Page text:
So now that Tom has publicly let the cat out of the bag about his new gig at MTV I feel comfortable mentioning what’s going on in my world.
Now that The Biro has moved on to try and become the next Ed Lover I’m doing what I can to take up the slack in the DialogueMedia practice at MWW Group. They’ve asked me, and I’ve agreed, to travel out to New Jersey on a weekly basis in order to provide more hands-on care to both the account teams and the clients. Since the agency is based in NJ that makes sense as we figure out what’s going to happen going forward.
So if things are a bit more sporadic and some MMM columns get published a little late that’s why.
This is an exciting time and things are in a pretty decent state of flux, but things are going to be great moving forward. Bear with me, please, as I get into the new routine. The biggest problem right now appears to be those instances when either the state of New Jersey or the airline industry doesn’t want to let me leave the east coast. I don’t like that.
(Note: Yes, this should have gone live last week. Schedules and circumstances prevented that from happening, but since I had it almost completely written anyway I figured I may as well push it out. Apologies all around for the delay.)
I was talking with someone recently about how much better a certain singer’s performances are when he’s paired with someone else in a duet. Putting him in that situation forces him to tone down his vocal gymnastics, designed to do nothing but broadcast fake emotions that he’s not seemingly able to pull off authentically. But put him up against someone and he’s pushed to actually sing in order to keep up with his partner, resulting in a much better performance. Even the great performers of all time, Eric Clapton comes to mind, benefit from supporting players that push them to the limits of their abilities instead of allowing them to sit back and give awesome but relatively uninspired performances.
Such is the case with someone like Will Ferrell. He’s remarkably funny in and of himself, but when he’s put in a position where he can riff off of someone equally talented his performances are raised to a whole other level. That’s certainly the case with movies like Anchorman, where while he was the star he had to keep up with what Paul Rudd and the rest of the cast were doing as well.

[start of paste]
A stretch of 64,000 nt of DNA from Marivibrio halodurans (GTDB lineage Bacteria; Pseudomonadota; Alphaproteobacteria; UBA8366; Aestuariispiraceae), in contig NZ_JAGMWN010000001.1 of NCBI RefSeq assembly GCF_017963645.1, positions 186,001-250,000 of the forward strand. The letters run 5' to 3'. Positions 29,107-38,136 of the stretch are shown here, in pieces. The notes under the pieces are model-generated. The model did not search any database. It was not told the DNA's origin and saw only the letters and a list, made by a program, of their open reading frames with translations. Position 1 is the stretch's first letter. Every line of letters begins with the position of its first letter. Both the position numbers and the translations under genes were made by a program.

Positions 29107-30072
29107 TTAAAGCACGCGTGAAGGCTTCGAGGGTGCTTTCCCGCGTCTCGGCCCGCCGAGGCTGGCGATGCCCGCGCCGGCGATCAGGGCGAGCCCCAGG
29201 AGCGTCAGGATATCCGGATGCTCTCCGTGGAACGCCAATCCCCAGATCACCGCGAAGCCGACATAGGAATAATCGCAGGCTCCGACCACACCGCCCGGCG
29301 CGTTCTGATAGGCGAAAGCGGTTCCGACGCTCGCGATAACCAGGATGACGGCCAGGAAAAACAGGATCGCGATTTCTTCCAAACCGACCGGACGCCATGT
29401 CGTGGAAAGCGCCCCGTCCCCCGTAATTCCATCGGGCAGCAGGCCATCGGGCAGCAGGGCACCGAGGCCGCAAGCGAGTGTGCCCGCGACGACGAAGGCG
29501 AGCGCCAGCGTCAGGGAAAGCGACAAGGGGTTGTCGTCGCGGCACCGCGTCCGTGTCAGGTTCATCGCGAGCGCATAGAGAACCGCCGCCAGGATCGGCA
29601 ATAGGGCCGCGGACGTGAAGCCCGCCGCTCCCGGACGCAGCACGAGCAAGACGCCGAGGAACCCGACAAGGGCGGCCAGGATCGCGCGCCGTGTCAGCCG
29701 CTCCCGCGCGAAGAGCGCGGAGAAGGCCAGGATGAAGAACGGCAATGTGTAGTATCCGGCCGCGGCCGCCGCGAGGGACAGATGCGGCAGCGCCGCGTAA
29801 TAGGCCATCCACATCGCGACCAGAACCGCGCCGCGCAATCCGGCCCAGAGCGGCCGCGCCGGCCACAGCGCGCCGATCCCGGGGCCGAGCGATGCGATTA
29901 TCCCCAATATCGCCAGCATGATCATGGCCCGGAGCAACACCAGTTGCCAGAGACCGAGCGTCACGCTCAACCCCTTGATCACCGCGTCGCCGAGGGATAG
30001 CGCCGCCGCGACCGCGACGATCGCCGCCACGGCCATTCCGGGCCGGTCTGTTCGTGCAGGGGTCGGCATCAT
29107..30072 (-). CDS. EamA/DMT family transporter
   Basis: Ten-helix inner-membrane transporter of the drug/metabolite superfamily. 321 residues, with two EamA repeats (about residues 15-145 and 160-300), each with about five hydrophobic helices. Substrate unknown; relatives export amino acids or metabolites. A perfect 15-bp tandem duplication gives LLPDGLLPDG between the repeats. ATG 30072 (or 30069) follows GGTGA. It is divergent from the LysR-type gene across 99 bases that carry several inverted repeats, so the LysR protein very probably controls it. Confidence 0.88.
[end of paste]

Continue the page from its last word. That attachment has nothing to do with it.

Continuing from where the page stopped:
In Step Brothers, Ferrell turns to John C. Reilly as his partner in comedy. Reilly has made a mid-career adjustment from serious dramas to comedies, not forsaking the latter entirely but certainly focusing on the former more and more in the last couple of years.
The movie has the two actors playing grown men, neither of whom have left their respective nests. Eschewing all forms of responsibility or maturity, the two are brought together unwillingly when their single parents marry each other, forming a family that now includes two man-children. While the two first plot against each other they eventually find out they have quite a bit in common and use each other to continue prolonging their adventures in delayed self-reliance.
It’s not actually that surprising that there was only one poster for the film that was created. It’s not really a high-profile action film or even something that invites multiple perspectives. The one-sheet shows Ferrell and Reilly in a family portrait style photo, both with incredibly ridiculous looks on their faces. It works on a very basic level, in that the main selling point of the movie is the interaction between these two goofballs.
You might think there would be room for a couple of character posters in this campaign but I think that separating the two actors would take away much of the funny. The movie is based on the conflict, and later camaraderie between the two characters so splitting them apart would also split apart the essential allure of the film.